Wednesday, February 3, 2016

Changing Gas-Rich Planets into Habitable Worlds

Over the years, discoveries from NASA’s Kepler space telescope have shown that low-mass planets are very common. However, a significant fraction of these low-mass planets are enshrouded by voluminous hydrogen-helium envelopes. For such a planet that resides in the habitable zone of its host star, the removal of its hydrogen-helium envelope is necessary in order for the planet to become habitable.

If such a planet is in orbit within the habitable zone of a Sun-like star, the X-ray/UV flux from the planet’s host star over billion-year timescales is too low to remove the planet’s hydrogen-helium envelope. However, things are different if such a planet is residing in the habitable zone of a red dwarf star. Since the luminosity of a star declines sharply with decreasing mass, a red dwarf star is many times less luminous than a Sun-like star. As a result, the habitable zone around a red dwarf star is situated much closer in, causing a planet in the habitable zone of a red dwarf star to be much nearer to its host star. Furthermore, red dwarf stars tend to be active and subject planets within their habitable zones to much higher X-ray/UV flux over billion year timescales.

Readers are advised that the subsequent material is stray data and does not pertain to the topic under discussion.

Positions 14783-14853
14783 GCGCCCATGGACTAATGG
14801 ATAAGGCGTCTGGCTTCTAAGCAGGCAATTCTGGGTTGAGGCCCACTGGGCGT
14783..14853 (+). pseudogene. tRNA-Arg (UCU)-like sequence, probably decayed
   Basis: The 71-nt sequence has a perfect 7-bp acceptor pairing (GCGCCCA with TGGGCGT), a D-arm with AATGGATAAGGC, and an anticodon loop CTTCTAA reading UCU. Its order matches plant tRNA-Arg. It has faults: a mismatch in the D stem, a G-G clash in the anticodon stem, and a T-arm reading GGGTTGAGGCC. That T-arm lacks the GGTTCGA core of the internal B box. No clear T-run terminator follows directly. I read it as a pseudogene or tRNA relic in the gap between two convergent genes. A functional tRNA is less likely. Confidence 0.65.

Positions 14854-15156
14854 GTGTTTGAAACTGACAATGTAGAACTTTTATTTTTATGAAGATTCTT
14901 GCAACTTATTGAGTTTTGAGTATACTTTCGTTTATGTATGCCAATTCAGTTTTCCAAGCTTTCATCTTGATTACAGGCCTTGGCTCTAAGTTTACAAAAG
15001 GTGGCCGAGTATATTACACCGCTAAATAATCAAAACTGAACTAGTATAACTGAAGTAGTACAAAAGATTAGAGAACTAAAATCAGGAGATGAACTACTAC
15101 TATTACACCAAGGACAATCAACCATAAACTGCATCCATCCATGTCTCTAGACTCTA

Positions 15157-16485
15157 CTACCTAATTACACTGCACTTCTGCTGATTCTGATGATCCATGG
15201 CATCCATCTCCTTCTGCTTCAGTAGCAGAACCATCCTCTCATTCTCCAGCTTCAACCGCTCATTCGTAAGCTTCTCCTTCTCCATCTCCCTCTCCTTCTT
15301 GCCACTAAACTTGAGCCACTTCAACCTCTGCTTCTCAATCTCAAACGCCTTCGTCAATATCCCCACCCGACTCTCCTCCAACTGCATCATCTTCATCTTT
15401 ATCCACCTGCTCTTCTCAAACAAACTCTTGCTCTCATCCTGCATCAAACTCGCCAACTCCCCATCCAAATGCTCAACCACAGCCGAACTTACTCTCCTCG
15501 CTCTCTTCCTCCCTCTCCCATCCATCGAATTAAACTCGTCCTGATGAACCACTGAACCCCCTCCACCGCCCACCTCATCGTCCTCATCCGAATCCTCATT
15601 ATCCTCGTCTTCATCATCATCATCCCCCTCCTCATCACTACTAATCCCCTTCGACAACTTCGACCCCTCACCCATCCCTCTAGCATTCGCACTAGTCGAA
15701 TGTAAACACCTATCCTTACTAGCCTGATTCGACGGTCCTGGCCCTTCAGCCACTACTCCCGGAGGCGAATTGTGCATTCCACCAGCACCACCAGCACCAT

Owen & Mohanty (2016) present a study using a rocky planet orbiting in the habitable zone of a red dwarf star. The planet is assumed to be made of 2/3 rock and 1/3 iron. The study shows that if the planet resides on the inner edge of the habitable zone and has less than 90 percent of the Earth’s mass, it can lose enough hydrogen and helium to be subsequently habitable if its initial hydrogen-helium mass fraction is ~1 percent or less. 

The same process can remove an initial hydrogen-helium envelope comprising up to ~1 percent of the planet’s mass for a rocky planet with less than ~80 percent of the Earth’s mass residing at the outer edge of the habitable zone. Basically, a rocky planet in the habitable zone of a red dwarf star that is more massive than the Earth and has a hydrogen-helium envelope that makes up more than one percent of the planet’s mass cannot lose enough of its hydrogen-helium envelope to be habitable.

Low-mass planets are abundant around red dwarf stars, and red dwarf stars are the most common stars in the galaxy. If the evaporation of hydrogen-helium envelopes occurs readily for low-mass planets in the habitable zones around red dwarf stars, then red dwarf stars hosting planetary systems with habitable worlds could be a common phenomenon.

Owen & Mohanty (2016), “Habitability of Terrestrial-Mass Planets in the HZ of M Dwarfs. I. H/He-Dominated Atmospheres”, arXiv:1601.05143 [astro-ph.EP]